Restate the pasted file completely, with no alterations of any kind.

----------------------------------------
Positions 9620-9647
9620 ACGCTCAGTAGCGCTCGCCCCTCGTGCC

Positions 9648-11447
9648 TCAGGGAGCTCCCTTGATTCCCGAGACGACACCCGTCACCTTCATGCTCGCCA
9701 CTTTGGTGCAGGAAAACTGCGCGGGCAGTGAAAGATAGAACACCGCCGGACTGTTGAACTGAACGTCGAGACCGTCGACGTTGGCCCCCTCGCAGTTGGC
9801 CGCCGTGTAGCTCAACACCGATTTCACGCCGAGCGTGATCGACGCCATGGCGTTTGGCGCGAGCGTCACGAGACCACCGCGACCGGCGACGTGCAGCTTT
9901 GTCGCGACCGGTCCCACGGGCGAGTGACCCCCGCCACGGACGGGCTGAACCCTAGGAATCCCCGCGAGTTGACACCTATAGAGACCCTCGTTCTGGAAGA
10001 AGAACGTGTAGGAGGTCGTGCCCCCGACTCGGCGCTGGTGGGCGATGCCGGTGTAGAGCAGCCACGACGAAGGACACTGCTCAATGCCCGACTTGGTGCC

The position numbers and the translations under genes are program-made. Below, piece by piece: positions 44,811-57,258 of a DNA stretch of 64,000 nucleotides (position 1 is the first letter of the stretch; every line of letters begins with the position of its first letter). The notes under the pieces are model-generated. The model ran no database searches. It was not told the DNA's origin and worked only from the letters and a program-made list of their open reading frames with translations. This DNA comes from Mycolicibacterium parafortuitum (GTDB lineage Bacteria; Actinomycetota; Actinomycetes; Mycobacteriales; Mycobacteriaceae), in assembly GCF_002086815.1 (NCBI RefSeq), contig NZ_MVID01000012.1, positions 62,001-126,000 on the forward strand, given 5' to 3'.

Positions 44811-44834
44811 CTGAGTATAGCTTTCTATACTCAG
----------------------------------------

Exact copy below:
Positions 9620-9647
9620 ACGCTCAGTAGCGCTCGCCCCTCGTGCC

Positions 9648-11447
9648 TCAGGGAGCTCCCTTGATTCCCGAGACGACACCCGTCACCTTCATGCTCGCCA
9701 CTTTGGTGCAGGAAAACTGCGCGGGCAGTGAAAGATAGAACACCGCCGGACTGTTGAACTGAACGTCGAGACCGTCGACGTTGGCCCCCTCGCAGTTGGC
9801 CGCCGTGTAGCTCAACACCGATTTCACGCCGAGCGTGATCGACGCCATGGCGTTTGGCGCGAGCGTCACGAGACCACCGCGACCGGCGACGTGCAGCTTT
9901 GTCGCGACCGGTCCCACGGGCGAGTGACCCCCGCCACGGACGGGCTGAACCCTAGGAATCCCCGCGAGTTGACACCTATAGAGACCCTCGTTCTGGAAGA
10001 AGAACGTGTAGGAGGTCGTGCCCCCGACTCGGCGCTGGTGGGCGATGCCGGTGTAGAGCAGCCACGACGAAGGACACTGCTCAATGCCCGACTTGGTGCC

The position numbers and the translations under genes are program-made. Below, piece by piece: positions 44,811-57,258 of a DNA stretch of 64,000 nucleotides (position 1 is the first letter of the stretch; every line of letters begins with the position of its first letter). The notes under the pieces are model-generated. The model ran no database searches. It was not told the DNA's origin and worked only from the letters and a program-made list of their open reading frames with translations. This DNA comes from Mycolicibacterium parafortuitum (GTDB lineage Bacteria; Actinomycetota; Actinomycetes; Mycobacteriales; Mycobacteriaceae), in assembly GCF_002086815.1 (NCBI RefSeq), contig NZ_MVID01000012.1, positions 62,001-126,000 on the forward strand, given 5' to 3'.

Positions 44811-44834
44811 CTGAGTATAGCTTTCTATACTCAG